Scannella and Horner examined Triceratops and Torosaurus skulls from museums around the world, and found evidence that Torosaurus may be Triceratops at later growth stages, rather than a separate species. The researchers measured skull length, width and thickness, and also examined the microstructure, surface textures and shape changes of the frills. These analyses revealed that the Triceratops and Torosaurus specimens came from the same species and that tissues of Torosaurus were heavily remodeled compared to Triceratops, which is what happens as bones continue to grow.

Left: Younger Triceratops; Right: Older "Torosaurus"

So what’s going to happen to Triceratops and Torosaurus now? Well, if continued research provides sufficient evidence to convince the scientific community that Triceratops and Torosaurus are one and the same, the name Triceratops, which was coined before Torosaurus, will be applied. Thank goodness; I’m still coming to terms with the demotion of Brontosaurus!

Trails Thursday: Museo de las Tres Colonias

by Terry Burton, Digital Media Coordinator

Sugar beet workers, circa 1926. Photo from the Fort Collins Local History Archive

It’s almost sugar beet harvesting time, and if you’re not a long-time resident of Fort Collins (and I mean really long!) or a local history buff, you may have no idea how big a beet can be in the life of a town. Curious? Explore the Museo de las Tres Colonias, one of the stops on the Trails of Northern Colorado cultural heritage driving tour.

The sugar beet is at the heart of a story that helped bring two major ethno-cultural groups to Fort Collins: Germans from Russia (also sometimes known as the Volga Germans), and Hispanics. Both groups were brought here in the early decades of the 20th century to work in the sugar beet fields and processing plants owned by the Great Western Sugar Company, and both groups — first the Germans from Russia and then the Hispanics — lived in the small neighborhoods near the Great Western Plant that we know today as Andersonville, Alta Vista, and Buckingham: the tres colonias.

The Hispanic heritage and stories of these neighborhoods, and the part they played in the growth of Fort Collins, is preserved at the Museo de las Tres Colonias. The Museo is open on the 3rd Saturday of each month, from 12:30 to 3:00, and is located at 425 10th St.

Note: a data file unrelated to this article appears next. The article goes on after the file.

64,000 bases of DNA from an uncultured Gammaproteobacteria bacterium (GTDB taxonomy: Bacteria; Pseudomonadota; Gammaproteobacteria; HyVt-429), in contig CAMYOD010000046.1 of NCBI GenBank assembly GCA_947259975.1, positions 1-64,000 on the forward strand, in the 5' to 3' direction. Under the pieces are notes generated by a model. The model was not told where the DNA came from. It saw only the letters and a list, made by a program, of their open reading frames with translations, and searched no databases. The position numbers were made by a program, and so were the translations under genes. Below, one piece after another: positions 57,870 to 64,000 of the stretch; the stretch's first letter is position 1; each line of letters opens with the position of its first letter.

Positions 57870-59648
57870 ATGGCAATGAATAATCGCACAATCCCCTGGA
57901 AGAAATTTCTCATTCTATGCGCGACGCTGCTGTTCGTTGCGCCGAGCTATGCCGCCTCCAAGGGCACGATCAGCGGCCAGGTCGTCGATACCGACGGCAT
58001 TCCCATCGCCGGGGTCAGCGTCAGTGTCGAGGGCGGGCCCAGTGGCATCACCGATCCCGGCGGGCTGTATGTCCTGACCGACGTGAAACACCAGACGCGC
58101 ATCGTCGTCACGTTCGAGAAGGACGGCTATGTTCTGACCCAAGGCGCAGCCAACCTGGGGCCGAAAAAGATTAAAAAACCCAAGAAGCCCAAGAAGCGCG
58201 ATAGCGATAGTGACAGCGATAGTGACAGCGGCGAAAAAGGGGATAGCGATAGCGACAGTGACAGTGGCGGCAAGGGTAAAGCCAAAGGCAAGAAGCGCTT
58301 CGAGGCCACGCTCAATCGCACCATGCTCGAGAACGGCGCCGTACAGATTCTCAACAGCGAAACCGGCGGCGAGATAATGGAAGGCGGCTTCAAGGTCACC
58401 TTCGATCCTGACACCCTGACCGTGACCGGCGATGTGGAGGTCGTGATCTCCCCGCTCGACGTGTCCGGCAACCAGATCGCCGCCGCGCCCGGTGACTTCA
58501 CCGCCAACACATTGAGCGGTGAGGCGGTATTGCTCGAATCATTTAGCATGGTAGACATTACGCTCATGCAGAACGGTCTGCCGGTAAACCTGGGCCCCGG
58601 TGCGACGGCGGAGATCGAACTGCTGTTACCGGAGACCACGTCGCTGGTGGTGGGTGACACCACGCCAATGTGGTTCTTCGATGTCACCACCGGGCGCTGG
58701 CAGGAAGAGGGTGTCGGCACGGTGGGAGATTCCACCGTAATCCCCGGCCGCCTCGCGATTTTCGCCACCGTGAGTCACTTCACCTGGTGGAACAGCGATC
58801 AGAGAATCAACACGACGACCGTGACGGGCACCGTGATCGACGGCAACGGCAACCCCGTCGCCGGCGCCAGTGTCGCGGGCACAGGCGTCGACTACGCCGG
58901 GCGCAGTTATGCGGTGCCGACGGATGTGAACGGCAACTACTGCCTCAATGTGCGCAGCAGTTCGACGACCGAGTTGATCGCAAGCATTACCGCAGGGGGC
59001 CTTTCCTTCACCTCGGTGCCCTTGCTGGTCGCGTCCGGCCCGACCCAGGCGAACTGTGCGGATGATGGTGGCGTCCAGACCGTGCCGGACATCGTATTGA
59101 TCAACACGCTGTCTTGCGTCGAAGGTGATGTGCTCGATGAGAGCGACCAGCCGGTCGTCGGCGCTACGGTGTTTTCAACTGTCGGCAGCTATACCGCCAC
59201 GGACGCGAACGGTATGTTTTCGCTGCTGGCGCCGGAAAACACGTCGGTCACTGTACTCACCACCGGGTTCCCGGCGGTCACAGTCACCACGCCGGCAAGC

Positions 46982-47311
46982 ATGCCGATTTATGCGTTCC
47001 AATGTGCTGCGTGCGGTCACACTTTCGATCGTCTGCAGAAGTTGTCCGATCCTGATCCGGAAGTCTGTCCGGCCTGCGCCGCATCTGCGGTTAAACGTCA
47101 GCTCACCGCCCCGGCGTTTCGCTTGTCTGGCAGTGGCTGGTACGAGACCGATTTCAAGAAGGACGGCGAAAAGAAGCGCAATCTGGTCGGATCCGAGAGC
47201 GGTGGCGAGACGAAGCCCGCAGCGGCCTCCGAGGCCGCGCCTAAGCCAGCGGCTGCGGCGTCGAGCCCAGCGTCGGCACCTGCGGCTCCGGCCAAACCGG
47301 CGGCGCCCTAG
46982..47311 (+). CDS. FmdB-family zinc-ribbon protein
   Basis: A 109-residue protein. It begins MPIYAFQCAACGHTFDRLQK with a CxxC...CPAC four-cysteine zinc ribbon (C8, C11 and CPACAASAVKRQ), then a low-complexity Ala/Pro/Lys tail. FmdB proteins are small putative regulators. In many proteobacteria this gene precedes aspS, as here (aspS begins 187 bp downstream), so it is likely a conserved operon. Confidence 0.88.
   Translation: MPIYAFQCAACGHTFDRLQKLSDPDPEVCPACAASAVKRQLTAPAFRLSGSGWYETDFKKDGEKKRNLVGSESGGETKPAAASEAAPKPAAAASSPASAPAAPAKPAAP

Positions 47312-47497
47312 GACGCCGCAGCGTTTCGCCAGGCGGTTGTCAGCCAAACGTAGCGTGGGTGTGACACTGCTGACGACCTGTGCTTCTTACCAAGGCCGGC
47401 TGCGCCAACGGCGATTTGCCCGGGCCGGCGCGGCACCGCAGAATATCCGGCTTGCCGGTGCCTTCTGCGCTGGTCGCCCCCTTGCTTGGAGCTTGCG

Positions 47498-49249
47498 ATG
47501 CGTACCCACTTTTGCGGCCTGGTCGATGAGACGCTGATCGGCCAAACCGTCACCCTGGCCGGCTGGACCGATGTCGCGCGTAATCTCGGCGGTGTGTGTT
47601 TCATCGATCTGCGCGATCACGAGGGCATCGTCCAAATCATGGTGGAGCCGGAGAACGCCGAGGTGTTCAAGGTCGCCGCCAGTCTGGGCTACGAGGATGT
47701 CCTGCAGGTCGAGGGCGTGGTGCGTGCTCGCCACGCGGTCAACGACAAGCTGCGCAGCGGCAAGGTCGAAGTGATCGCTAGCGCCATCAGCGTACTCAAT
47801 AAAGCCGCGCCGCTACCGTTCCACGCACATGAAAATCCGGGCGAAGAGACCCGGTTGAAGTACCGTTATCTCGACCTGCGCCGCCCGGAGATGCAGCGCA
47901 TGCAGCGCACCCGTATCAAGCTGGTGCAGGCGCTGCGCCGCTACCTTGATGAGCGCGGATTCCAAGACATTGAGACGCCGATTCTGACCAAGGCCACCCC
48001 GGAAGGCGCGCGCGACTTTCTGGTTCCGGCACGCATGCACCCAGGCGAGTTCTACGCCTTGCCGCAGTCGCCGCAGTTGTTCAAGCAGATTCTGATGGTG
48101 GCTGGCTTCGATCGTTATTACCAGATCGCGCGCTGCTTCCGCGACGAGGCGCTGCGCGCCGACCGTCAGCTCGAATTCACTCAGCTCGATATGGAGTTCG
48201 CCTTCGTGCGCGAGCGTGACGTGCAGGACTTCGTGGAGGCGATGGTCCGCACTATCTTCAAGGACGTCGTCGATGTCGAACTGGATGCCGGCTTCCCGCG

Friday the 13th

by Katie Bowell, Curator of Cultural Interpretation

Well, what do you know? Another Friday the 13th. We had three Friday the 13ths last year but, sadly, the only one for 2010 is today.  So if you suffer from a wee touch of Triskaidekaphobia, be sure to stay away from black cats sitting under ladders next to broken mirrors, and take a trip back through our blog’s archives to learn a little more about the history of this much-noted day.

Update: Thanks to those of you (both in-museum and online) who reminded us that it’s also National Left-Handers’ Day. Here’s wishing our (at least) two southpaw staff members and the rest of you lefties out there a great day, and hoping that none of you have Sinistrophobia, the fear of left-handedness or things on the left side.


by Katie Bowell, Curator of Cultural Interpretation

While at the movies this weekend, I saw a preview for the upcoming movie version of The Smurfs. Since the Smurfs are made up characters, the likelihood of seeing one in Central Park (the premise of the movie) is pretty slim. However, there is always a chance you may meet someone with Argyria, also known as Smurf Syndrome.

US Senate Candidate Stan Jones

Argyria, a medical condition that can result in a person’s skin turning blue, is caused by overexposure to chemical forms of the element Silver (Ag). Prolonged ingestion and absorption of high levels of silver can lead to this condition, and because silver accumulates in the body, any resulting blue coloration is permanent.